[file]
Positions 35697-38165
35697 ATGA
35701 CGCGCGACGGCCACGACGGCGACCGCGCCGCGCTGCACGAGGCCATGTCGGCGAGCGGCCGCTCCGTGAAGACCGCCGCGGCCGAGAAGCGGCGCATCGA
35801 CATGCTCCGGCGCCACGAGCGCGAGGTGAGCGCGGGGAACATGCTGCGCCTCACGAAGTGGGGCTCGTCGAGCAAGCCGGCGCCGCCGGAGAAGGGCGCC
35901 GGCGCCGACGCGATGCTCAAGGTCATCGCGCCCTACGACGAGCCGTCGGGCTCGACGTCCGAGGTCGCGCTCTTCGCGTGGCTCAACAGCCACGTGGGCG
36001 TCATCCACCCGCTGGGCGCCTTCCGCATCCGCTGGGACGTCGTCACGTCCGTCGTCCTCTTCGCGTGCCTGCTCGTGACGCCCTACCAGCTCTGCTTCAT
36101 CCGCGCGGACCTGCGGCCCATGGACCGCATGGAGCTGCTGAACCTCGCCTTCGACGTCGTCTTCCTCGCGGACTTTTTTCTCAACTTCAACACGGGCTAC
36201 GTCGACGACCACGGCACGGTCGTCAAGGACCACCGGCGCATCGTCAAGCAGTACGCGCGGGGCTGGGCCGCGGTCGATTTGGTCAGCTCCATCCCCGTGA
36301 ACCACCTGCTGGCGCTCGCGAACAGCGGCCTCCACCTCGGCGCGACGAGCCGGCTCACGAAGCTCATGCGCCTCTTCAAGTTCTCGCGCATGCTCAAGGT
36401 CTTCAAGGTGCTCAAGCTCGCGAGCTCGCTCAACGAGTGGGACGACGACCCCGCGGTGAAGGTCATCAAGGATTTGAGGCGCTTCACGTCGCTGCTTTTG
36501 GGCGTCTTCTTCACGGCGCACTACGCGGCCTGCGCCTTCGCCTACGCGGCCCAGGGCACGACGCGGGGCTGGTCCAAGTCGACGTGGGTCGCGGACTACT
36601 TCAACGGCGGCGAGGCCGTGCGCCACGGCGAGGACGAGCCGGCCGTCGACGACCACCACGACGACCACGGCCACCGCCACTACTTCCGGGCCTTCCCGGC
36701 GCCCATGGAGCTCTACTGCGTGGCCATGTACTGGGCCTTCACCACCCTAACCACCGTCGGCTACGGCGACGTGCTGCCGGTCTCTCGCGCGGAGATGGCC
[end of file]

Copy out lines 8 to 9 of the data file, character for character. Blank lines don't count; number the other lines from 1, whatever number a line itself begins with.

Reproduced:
36201 GTCGACGACCACGGCACGGTCGTCAAGGACCACCGGCGCATCGTCAAGCAGTACGCGCGGGGCTGGGCCGCGGTCGATTTGGTCAGCTCCATCCCCGTGA
36301 ACCACCTGCTGGCGCTCGCGAACAGCGGCCTCCACCTCGGCGCGACGAGCCGGCTCACGAAGCTCATGCGCCTCTTCAAGTTCTCGCGCATGCTCAAGGT